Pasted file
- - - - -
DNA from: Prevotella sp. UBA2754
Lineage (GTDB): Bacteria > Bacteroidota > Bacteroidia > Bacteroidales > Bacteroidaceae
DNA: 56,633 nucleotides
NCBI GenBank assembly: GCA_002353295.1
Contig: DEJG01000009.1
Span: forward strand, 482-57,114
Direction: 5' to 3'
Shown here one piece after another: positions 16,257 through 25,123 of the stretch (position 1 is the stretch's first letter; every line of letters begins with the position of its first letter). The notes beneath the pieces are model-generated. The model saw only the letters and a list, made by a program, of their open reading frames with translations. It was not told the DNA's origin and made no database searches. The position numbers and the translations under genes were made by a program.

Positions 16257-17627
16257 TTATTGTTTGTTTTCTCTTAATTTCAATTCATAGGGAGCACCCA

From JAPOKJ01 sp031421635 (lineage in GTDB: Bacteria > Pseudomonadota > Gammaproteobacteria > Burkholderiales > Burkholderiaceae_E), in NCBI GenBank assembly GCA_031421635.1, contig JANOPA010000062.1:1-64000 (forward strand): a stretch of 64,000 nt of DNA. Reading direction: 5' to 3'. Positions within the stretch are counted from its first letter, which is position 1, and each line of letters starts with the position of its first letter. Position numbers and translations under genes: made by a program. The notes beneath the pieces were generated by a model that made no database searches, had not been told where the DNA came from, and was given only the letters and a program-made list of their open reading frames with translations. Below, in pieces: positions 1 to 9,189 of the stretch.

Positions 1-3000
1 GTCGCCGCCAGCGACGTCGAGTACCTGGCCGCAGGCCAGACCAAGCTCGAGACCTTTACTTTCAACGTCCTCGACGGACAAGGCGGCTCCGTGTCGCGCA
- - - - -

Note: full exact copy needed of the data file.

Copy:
DNA from: Prevotella sp. UBA2754
Lineage (GTDB): Bacteria > Bacteroidota > Bacteroidia > Bacteroidales > Bacteroidaceae
DNA: 56,633 nucleotides
NCBI GenBank assembly: GCA_002353295.1
Contig: DEJG01000009.1
Span: forward strand, 482-57,114
Direction: 5' to 3'
Shown here one piece after another: positions 16,257 through 25,123 of the stretch (position 1 is the stretch's first letter; every line of letters begins with the position of its first letter). The notes beneath the pieces are model-generated. The model saw only the letters and a list, made by a program, of their open reading frames with translations. It was not told the DNA's origin and made no database searches. The position numbers and the translations under genes were made by a program.

Positions 16257-17627
16257 TTATTGTTTGTTTTCTCTTAATTTCAATTCATAGGGAGCACCCA

From JAPOKJ01 sp031421635 (lineage in GTDB: Bacteria > Pseudomonadota > Gammaproteobacteria > Burkholderiales > Burkholderiaceae_E), in NCBI GenBank assembly GCA_031421635.1, contig JANOPA010000062.1:1-64000 (forward strand): a stretch of 64,000 nt of DNA. Reading direction: 5' to 3'. Positions within the stretch are counted from its first letter, which is position 1, and each line of letters starts with the position of its first letter. Position numbers and translations under genes: made by a program. The notes beneath the pieces were generated by a model that made no database searches, had not been told where the DNA came from, and was given only the letters and a program-made list of their open reading frames with translations. Below, in pieces: positions 1 to 9,189 of the stretch.

Positions 1-3000
1 GTCGCCGCCAGCGACGTCGAGTACCTGGCCGCAGGCCAGACCAAGCTCGAGACCTTTACTTTCAACGTCCTCGACGGACAAGGCGGCTCCGTGTCGCGCA